What makes a funny movie? Is it clever dialogue? Is it strange situations? Is it zany characters? Is it outlandish images? Or is it the number of times someone gets hit in the crotch? For David Zucker and Co., the creators of “Scary Movie 3,” the answer is undoubtedly ‘all of the above.’
This newest addition to the “Scary Movie” series stoops to the tradition of barely palatable humor set by its forebearers. Although slightly more mature than the first two films (remember the gym teacher, Ms. Mann, from number one?) “Scary Movie 3” hits with enough low blows to keep everyone cringing. It has groin kicks, head knocks, defenestrations and decapitations galore. Not to mention the gobs of potty humor thrown in for good measure. Let’s go inside Mr. Zucker’s head for a moment: “What’s funnier than seeing a person vomit? I know! Seeing a person vomit onto another person who’s using the toilet!”
As did its previous incarnations, “Scary Movie 3” borrows plots and characters from recent suspense films and puts them through a Cuisinart until something resembling a coherent narrative comes out the other end. To describe it as “pastiche” seems inappropriate, since “Scary Movie 3” is about as postmodern as Weird Al Yankovic. The resulting effect seems more like an episodic mix of scenes from better films — a Frankenstein’s monster of contemporary American cinema. Among the victims of “Scary Movie 3” are Gore Verbinsky’s “The Ring,” Curtis Hansen’s “8 Mile,” Larry and Andy Wachowski’s “The Matrix,” and M. Night Shyamalan’s “Signs.” At certain moments, Mr. Zucker actually manages to capture the tone of his source material quite well, leaving us wondering where the line between parody and mimesis should be drawn. To peek inside his head one more time: “It’s alive! It’s allliiiiiiive!!”
To give “Scary Movie 3” its due, there are jokes that transcend the incessant (but embarrassingly funny) toilet gags and slapstick high jinks. In one instance, Brenda Meeks (the ditzy protagonist played by Regina Hall in all three films) is researching lighthouses on the Internet, a la “The Ring,” and after dozens of ad windows pop up she is startled by the sound of a foghorn, which anticipates the cut to the next scene — a rocky seaside peninsula where her car pulls up. There’s also the moment when Tom (the retired preacher played by Charlie Sheen) runs outside his farmhouse to investigate a strange noise and spins around madly, emitting a “whoosh” sound every time he whips past the camera. Jokes such as these offer more than gross-out spectacles and actually poke fun at how suspense films are constructed on a formal level. They hint at a deeper intelligence at work behind the groin kicks and deluges of vomit, and make “Scary Movie 3” enjoyable on another level of humor — at the pith of the audience’s funny bone.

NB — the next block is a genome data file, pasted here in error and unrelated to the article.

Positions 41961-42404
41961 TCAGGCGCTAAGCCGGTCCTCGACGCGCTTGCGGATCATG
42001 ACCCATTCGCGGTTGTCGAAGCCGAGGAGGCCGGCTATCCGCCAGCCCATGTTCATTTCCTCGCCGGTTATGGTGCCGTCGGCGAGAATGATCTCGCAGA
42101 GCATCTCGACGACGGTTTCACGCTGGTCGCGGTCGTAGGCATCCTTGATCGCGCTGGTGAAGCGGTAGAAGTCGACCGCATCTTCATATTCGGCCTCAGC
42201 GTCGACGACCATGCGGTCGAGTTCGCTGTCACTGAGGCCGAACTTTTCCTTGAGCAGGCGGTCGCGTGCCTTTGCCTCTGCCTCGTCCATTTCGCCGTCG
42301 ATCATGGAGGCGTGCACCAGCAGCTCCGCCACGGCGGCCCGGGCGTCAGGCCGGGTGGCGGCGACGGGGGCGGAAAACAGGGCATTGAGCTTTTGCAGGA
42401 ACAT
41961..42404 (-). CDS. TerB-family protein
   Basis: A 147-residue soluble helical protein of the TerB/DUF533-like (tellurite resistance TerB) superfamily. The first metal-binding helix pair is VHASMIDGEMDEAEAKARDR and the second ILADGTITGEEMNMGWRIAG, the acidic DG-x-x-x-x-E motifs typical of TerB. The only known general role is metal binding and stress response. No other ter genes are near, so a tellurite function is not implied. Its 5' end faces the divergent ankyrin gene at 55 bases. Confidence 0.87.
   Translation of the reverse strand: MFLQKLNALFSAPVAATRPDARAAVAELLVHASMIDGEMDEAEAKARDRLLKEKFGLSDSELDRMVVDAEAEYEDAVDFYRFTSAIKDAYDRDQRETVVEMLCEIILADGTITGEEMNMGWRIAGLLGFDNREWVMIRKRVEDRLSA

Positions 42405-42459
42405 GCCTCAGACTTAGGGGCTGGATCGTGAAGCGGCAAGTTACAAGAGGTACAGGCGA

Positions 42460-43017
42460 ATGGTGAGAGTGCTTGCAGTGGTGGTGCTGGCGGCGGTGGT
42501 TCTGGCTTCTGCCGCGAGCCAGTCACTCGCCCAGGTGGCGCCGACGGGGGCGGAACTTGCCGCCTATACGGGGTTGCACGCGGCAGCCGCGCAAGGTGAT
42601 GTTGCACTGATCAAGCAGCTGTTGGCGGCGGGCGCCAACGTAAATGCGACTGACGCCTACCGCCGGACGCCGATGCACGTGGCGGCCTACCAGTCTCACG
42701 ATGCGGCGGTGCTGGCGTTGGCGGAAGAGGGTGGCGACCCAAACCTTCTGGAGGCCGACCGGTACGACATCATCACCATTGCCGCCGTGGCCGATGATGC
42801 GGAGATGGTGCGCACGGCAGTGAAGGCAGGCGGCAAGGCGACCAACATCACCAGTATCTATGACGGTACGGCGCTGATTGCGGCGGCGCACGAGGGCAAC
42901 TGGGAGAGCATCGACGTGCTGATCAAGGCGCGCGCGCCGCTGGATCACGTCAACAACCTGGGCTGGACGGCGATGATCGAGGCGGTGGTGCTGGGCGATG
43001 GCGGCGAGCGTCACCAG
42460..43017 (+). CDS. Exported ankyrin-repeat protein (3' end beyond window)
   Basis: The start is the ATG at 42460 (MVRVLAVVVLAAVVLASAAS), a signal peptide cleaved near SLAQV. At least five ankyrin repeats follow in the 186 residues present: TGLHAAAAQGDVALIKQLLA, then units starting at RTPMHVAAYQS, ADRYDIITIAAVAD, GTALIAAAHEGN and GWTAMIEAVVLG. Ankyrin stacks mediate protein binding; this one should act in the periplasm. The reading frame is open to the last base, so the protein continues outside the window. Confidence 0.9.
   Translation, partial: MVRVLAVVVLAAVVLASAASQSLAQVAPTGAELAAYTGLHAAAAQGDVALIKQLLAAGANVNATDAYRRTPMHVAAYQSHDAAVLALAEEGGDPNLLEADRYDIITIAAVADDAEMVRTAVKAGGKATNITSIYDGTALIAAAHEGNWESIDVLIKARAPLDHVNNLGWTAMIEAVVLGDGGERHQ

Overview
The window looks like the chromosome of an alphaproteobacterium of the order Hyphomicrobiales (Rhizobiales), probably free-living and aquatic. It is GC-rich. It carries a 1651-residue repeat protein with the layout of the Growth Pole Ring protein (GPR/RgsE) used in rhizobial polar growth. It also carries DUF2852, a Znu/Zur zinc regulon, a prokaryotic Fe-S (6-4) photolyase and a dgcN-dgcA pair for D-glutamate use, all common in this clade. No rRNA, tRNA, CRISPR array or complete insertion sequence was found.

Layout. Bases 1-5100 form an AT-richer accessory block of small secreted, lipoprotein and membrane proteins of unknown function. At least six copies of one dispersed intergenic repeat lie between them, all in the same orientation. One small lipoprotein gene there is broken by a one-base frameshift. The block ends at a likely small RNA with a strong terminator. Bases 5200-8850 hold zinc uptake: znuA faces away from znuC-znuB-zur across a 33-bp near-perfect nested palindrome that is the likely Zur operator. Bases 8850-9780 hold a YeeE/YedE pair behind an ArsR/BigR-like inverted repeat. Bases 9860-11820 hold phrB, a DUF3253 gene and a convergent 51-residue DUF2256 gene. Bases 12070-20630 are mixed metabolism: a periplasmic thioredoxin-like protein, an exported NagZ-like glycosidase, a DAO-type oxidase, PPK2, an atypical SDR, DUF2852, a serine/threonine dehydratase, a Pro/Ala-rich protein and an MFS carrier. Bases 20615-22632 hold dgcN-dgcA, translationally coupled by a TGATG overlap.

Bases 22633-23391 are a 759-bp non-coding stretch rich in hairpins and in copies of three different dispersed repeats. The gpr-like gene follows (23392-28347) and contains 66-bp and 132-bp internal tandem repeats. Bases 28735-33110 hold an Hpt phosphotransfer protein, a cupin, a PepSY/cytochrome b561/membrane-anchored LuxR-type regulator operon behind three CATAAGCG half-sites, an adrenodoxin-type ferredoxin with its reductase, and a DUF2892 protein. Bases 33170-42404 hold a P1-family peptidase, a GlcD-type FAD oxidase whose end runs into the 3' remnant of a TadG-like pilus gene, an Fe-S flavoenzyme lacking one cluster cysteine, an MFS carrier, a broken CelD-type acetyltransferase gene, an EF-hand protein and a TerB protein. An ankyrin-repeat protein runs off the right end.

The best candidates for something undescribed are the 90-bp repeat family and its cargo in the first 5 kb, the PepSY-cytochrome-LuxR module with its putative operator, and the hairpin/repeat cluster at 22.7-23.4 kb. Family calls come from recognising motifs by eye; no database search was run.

As long as Hollywood keeps making films (which seems likely), Scary Movies won’t be far behind. The fourth one in the series is already on the way. This time around, Mr. Zucker will be going after superhero flicks — which makes the title of the film incongruous, leaving us to quake at the idea that the “Scary Movie” series will soon gnaw away at every available genre. But as long as the man behind “Airplane” and “Naked Gun” stays in charge, there’s always hope.
What’s most amazing about “Scary Movie 3” is how it got a PG-13 rating. The Motion Picture Association of America has always looked more kindly on sex and violence than it has on profanity, and the film does manage to keep a clean mouth in the midst of its foul imagery. Add a phone call from omnipotent producer Harvey Weinstein and the deal is sealed.ÊForget about whether or not it’s constitutional to censor art (which it isn’t) — “Scary Movie 3” isn’t art so it doesn’t matter. Bring the kids, everybody! And move over, “Brother Bear” — “Scary Movie 3” is the family fun film of the fall!